In 1906, production was relocated to the idle Braybrook Implement Works and surrounding land in Braybrook Junction, and the Sunshine Harvester Works was established. Braybrook’s proximity to rail and shipping facilities reduced transportation costs, as it was located at the intersection of the Ballarat and Bendigo rail lines to the west of Melbourne. It also came with less legislative oversight, as it fell outside the jurisdiction of the Factories Act and related wages boards. [x] In 1907, the area around Braybrook Junction was renamed ‘Sunshine’ in honour of what had become the largest manufacturing enterprise in the Southern Hemisphere. [xi]

The vision shaping the Sunshine Harvester Works and the accompanying worker housing was influenced by the garden city movement established by English urbanist Ebenezer Howard, author of To-­Morrow: A Peaceful Path to Real Reform (1898). Practical inspiration came from the Cadbury and Lever Brothers’ company towns in England: Bourneville and Port Sunlight. The Sunshine estate was managed by Scotsman Andrew Small and motivated by a ‘model community of worker freeholders opposed to militant unionism’. [xii] Workers were given avenues of trees and a public park, bandstand, tennis court, technical college, mechanics’ institute, public library and rifle club, all in close proximity to a railway station, church and hospital. [xiii] The HV McKay Memorial Gardens and the unique street layout and octagonal park in Albion are enduring reminders of Sunshine’s garden city heritage. [xiv] A favourable interpretation of McKay’s legacy is of generosity towards Harvester workers, their families and wider civil society. An alternate view – suggested by Melbourne historian Charles Fahey and others – is that McKay sought to nullify union influence and demands for higher wages through a system of paternalistic corporate welfare that increased worker loyalty and productivity. [xv]

As the twentieth century began in newly federated Australia, progressive ideas were blossoming. As La Trobe historian Clare Wright attests, enlightened ideals of women’s suffrage and workers’ rights at this time carved out Australia’s place as a political world leader. [xvi] A growing tide of industrial disputes in late nineteenth-­century Australia also spurred the establishment of the Commonwealth Conciliation and Arbitration Court in 1904.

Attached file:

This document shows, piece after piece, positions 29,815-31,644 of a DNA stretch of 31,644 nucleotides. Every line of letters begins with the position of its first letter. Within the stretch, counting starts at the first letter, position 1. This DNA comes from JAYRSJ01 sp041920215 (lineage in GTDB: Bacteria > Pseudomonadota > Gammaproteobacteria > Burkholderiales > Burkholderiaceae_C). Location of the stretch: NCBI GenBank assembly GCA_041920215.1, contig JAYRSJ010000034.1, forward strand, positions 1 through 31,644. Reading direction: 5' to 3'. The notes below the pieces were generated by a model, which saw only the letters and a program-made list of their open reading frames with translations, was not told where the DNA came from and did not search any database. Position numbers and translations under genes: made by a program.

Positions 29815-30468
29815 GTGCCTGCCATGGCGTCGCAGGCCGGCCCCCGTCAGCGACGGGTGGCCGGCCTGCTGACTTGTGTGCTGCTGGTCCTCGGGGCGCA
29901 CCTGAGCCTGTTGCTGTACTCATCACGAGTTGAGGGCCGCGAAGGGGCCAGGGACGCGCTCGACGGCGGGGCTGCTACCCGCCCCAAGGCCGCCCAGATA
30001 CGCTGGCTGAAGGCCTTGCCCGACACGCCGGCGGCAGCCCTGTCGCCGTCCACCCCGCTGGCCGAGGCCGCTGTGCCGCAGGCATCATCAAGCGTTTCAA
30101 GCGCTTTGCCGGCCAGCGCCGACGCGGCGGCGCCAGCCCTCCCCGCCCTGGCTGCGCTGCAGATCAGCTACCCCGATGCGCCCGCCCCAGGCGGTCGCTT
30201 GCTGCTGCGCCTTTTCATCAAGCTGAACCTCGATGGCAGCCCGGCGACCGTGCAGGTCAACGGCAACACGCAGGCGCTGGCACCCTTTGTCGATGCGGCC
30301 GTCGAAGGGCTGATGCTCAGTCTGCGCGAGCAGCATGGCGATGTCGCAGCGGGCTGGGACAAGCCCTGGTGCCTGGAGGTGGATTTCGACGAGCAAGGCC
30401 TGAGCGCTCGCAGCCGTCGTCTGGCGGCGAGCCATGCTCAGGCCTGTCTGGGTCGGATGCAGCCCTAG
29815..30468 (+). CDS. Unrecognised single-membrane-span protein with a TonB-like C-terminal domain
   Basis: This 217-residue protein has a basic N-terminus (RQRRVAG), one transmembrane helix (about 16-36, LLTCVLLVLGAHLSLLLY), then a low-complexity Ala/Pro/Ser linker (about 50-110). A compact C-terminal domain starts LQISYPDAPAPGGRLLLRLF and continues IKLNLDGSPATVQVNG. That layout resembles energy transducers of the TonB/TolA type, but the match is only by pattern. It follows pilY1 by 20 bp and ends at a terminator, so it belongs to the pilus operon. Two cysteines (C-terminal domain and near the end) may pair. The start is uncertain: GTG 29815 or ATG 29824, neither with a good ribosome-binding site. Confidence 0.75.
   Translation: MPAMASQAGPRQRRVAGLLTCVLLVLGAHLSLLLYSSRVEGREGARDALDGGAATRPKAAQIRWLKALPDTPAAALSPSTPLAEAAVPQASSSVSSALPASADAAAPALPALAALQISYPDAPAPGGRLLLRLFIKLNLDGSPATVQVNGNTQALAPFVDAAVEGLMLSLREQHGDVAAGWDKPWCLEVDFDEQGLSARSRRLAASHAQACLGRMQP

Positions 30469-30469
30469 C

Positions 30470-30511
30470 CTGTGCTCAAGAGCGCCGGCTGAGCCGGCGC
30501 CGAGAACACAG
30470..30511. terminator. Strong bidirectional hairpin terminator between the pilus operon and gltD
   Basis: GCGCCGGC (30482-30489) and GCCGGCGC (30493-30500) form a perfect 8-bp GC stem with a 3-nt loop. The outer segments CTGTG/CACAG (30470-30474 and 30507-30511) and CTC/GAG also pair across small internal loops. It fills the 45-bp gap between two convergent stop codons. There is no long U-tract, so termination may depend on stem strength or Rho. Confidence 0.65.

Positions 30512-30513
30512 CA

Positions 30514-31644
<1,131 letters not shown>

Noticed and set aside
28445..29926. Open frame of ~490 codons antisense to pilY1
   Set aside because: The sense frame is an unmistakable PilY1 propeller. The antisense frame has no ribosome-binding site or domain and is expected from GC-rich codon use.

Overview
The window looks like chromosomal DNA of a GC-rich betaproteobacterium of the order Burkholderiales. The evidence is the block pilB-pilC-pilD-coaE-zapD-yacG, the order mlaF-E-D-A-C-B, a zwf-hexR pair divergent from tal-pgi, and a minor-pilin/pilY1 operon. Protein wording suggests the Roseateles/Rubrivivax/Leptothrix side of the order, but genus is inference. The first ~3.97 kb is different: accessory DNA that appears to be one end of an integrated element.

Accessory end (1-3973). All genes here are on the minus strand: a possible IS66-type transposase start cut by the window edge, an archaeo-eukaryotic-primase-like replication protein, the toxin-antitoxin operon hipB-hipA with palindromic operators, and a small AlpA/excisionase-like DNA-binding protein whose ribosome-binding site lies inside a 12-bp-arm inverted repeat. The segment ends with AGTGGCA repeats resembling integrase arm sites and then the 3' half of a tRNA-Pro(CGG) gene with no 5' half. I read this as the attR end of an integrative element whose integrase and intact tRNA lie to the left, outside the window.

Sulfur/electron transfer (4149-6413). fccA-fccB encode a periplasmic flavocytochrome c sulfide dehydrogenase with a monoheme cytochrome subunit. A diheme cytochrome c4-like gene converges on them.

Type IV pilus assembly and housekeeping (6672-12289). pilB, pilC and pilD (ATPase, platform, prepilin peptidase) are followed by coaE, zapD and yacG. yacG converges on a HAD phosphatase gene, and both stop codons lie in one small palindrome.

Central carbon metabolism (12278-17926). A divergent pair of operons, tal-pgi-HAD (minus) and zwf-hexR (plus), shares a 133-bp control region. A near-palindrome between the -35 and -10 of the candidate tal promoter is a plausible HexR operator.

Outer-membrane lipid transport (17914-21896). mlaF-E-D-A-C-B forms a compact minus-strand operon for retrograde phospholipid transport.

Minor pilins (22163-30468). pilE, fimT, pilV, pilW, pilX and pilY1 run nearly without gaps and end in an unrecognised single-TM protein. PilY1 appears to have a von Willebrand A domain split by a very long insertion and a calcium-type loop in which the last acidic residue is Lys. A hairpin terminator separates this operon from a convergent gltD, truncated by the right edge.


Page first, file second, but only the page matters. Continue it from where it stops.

McKay soon came before this court. He sought an exemption from the Excise Tariff Act 1906 to protect the market for his machines, but also wanted to be free to set the wages for his employees. In the famous Harvester Judgement of 1907, Justice Higgins determined that workers had a right to earn a ‘fair and reasonable wage’, deemed enough to support a family of five. [xvii] Unusually for the time, the court heard evidence not only from male workers but also from their wives, inspired by the work of Australian women’s suffrage leader Vida Goldstein – that year, Goldstein had published cost-­of-­living tables that identified the lowest wage a man and his family would need to pay for bare necessities. [xviii] The case is celebrated as the foundation of a basic minimum wage in Australia, despite being later overruled as unconstitutional by the High Court. [xix]

London was watching these developments. English public servant Ernest Aves’s 1908 report from a visit to Australia and New Zealand drew directly from the experience of the Victorian wages’ boards. The Harvester Judgement influenced legislative reform in Britain that protected workers’ rights, including the British Trade Boards Acts (1909 and 1918) and later the Wages Councils Act 1945. [xx]